SYNOPSIS: Releasing strategic oil reserves was the Economic thing to do.
The decision to release part of our Strategic Petroleum Reserve has been widely criticized. Even many commentators with no ax to grind seem convinced that there is something irresponsible about the move.
But they're wrong. We should be tapping our oil reserves; in fact, the big mistake was not using them months ago.
Put it this way: Why has the Organization of Petroleum Exporting Countries, derided as irrelevant only two years ago, suddenly become so effective again? The answer is that now, as in the oil crises of 1973-4 and 1979-80, circumstances have given OPEC what amounts to a temporary corner on the world oil market. Our long-run policy should be to encourage production and discourage consumption, so this doesn't happen again. But in the meantime we should try to prevent OPEC from taking full advantage of that corner. Releasing oil reserves to set a cap on prices — and making it clear that we are prepared to release more — will do exactly that.
Successful attempts to corner markets are rare, but they happen. A Japanese company managed to corner the entire world copper market in the mid-1990's (though it lost it all by overplaying its hand). The standard procedure is to surreptitiously buy up a large part of the supply of your chosen commodity, then pull some of that supply off the market, causing prices to soar for the rest. In effect, the market manipulator creates a temporary monopoly position for himself — the market corner — and exploits that temporary monopoly by selling some but not all of his stockpile at very high prices.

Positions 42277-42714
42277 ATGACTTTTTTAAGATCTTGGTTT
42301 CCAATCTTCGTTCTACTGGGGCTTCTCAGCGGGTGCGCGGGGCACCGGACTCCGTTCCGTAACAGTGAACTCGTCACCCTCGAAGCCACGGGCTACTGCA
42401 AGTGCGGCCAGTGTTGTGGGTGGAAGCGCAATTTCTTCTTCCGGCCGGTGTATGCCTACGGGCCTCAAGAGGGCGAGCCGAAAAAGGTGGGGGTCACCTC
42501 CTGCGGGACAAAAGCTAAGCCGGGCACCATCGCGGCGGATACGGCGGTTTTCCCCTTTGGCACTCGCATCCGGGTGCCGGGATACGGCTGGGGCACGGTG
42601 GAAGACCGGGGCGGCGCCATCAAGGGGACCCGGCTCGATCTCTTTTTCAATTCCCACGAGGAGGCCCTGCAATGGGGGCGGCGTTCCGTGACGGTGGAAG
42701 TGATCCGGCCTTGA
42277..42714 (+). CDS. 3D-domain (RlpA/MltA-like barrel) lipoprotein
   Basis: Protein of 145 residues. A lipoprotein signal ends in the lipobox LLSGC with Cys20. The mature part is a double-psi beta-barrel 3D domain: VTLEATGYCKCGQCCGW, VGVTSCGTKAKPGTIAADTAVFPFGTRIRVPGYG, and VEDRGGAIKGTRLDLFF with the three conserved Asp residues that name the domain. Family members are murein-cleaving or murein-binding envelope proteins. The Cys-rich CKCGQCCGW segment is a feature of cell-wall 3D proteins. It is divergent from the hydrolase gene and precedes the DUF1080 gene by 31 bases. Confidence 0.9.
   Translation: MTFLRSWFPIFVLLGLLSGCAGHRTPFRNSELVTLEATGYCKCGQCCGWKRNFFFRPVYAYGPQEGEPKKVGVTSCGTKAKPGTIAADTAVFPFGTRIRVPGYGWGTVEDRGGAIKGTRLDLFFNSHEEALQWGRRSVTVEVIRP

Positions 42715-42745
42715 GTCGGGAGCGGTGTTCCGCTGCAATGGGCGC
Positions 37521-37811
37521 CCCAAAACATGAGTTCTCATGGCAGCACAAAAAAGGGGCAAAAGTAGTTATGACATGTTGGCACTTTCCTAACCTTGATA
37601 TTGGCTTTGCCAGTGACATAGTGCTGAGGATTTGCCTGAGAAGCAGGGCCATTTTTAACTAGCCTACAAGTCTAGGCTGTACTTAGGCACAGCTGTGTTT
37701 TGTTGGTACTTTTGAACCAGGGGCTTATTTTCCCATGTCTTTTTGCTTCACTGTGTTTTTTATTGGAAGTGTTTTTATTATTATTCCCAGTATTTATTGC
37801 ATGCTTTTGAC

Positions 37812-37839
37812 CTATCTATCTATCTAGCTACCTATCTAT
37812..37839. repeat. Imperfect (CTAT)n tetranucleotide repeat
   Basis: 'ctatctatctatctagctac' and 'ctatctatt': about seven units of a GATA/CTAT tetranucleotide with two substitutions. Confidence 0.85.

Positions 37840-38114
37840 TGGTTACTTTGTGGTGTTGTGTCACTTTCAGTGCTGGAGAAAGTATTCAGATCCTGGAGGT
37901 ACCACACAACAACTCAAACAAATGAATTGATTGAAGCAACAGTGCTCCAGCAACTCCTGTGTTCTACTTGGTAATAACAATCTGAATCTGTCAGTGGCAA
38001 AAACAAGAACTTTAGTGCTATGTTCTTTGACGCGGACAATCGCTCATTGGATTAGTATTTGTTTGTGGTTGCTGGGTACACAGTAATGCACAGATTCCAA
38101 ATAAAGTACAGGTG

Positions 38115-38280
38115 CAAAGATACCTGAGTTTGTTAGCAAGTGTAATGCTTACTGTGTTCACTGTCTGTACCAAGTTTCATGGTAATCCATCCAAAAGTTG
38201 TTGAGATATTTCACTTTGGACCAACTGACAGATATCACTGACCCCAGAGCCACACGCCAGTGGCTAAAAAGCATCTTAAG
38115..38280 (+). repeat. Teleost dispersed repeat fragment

OPEC did not follow the classic procedure, but events have produced much the same result. Very low oil prices a few years ago discouraged independent producers; oil exploration fell off sharply. Then demand for oil surged as Asia recovered from its financial crisis and Americans bought ever more S.U.V.'s. The result is that for the time being, even with non-OPEC production at maximum, a few major exporting nations know that they have enormous market power. By producing a few hundred thousand barrels a day less than they could, they can drive prices on the oil they do produce to levels not seen in many years.
This situation won't last indefinitely. As long as we don't do something foolish like encourage consumption by cutting taxes on gasoline, new supplies of oil, together with falling demand in response to high prices, will eventually eliminate that market power. Until then the oil exporters have us, yes, over a barrel, and are exploiting their temporary advantage with gusto.
But if withholding a few hundred thousand barrels a day from the market can drive prices sky-high, putting a similar amount back in can bring them back down to earth — as demonstrated by the sharp drop in oil prices that followed the announcement of plans to tap U.S. strategic reserves. And Western governments have more than a billion barrels in reserve. Why not use those reserves to break the market corner, or at least to limit its effectiveness?
Some warn that if we supply more oil, OPEC will supply less. Indeed, yesterday Libya's oil minister made that threat explicit. But the logic of the situation suggests that this threat isn't credible. Oil producers know that they are getting higher prices for their oil now than they will in a year or two; the only reason they are not pumping as much as they can is that they believe that holding back will keep prices high. But if they know that attempts to drive up prices by restricting production will be offset by increased releases from Western reserves, they will have less, not more, reason to keep oil off the market. A credible promise (threat?) to use our petroleum reserves to prevent prices from going too high might well actually persuade OPEC to produce more than it otherwise would.
Remember that we're not talking about fundamental market forces here. This market is already being manipulated by a handful of exporting-nation governments — so why shouldn't the importing-nation governments also enter the game? We have a lot of influence over this market, if we choose to use it. And it would be not just a shame, but positively shameful, if we allow ourselves to be deterred from acting in our own interest because we're afraid to annoy the oil cartel.
Originally published in The New York Times, 9.27.00